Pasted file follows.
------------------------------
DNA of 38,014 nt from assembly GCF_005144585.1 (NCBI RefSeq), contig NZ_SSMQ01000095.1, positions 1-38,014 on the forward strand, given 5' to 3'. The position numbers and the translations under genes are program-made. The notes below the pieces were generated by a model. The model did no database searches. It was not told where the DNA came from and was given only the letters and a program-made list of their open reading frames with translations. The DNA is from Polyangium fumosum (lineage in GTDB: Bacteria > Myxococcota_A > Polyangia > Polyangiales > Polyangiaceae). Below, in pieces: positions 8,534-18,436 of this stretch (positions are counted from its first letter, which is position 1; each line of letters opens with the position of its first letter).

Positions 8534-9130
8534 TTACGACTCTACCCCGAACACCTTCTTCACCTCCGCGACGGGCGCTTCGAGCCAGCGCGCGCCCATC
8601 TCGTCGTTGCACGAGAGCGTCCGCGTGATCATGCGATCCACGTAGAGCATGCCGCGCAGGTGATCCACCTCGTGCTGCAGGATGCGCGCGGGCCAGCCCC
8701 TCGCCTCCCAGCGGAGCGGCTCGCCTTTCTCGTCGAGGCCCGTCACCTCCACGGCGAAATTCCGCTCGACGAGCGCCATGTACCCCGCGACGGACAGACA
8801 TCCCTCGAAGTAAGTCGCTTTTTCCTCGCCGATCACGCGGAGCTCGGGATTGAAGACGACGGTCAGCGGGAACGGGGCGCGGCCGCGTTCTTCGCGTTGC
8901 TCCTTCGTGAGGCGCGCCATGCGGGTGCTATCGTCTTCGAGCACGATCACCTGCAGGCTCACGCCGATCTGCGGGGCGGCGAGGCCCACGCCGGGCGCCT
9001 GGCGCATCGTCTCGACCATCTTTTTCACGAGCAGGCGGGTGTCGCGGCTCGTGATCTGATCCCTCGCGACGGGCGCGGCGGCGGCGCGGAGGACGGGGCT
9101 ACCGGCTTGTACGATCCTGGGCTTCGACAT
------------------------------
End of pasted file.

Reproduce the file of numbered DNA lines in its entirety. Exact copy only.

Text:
DNA of 38,014 nt from assembly GCF_005144585.1 (NCBI RefSeq), contig NZ_SSMQ01000095.1, positions 1-38,014 on the forward strand, given 5' to 3'. The position numbers and the translations under genes are program-made. The notes below the pieces were generated by a model. The model did no database searches. It was not told where the DNA came from and was given only the letters and a program-made list of their open reading frames with translations. The DNA is from Polyangium fumosum (lineage in GTDB: Bacteria > Myxococcota_A > Polyangia > Polyangiales > Polyangiaceae). Below, in pieces: positions 8,534-18,436 of this stretch (positions are counted from its first letter, which is position 1; each line of letters opens with the position of its first letter).

Positions 8534-9130
8534 TTACGACTCTACCCCGAACACCTTCTTCACCTCCGCGACGGGCGCTTCGAGCCAGCGCGCGCCCATC
8601 TCGTCGTTGCACGAGAGCGTCCGCGTGATCATGCGATCCACGTAGAGCATGCCGCGCAGGTGATCCACCTCGTGCTGCAGGATGCGCGCGGGCCAGCCCC
8701 TCGCCTCCCAGCGGAGCGGCTCGCCTTTCTCGTCGAGGCCCGTCACCTCCACGGCGAAATTCCGCTCGACGAGCGCCATGTACCCCGCGACGGACAGACA
8801 TCCCTCGAAGTAAGTCGCTTTTTCCTCGCCGATCACGCGGAGCTCGGGATTGAAGACGACGGTCAGCGGGAACGGGGCGCGGCCGCGTTCTTCGCGTTGC
8901 TCCTTCGTGAGGCGCGCCATGCGGGTGCTATCGTCTTCGAGCACGATCACCTGCAGGCTCACGCCGATCTGCGGGGCGGCGAGGCCCACGCCGGGCGCCT
9001 GGCGCATCGTCTCGACCATCTTTTTCACGAGCAGGCGGGTGTCGCGGCTCGTGATCTGATCCCTCGCGACGGGCGCGGCGGCGGCGCGGAGGACGGGGCT
9101 ACCGGCTTGTACGATCCTGGGCTTCGACAT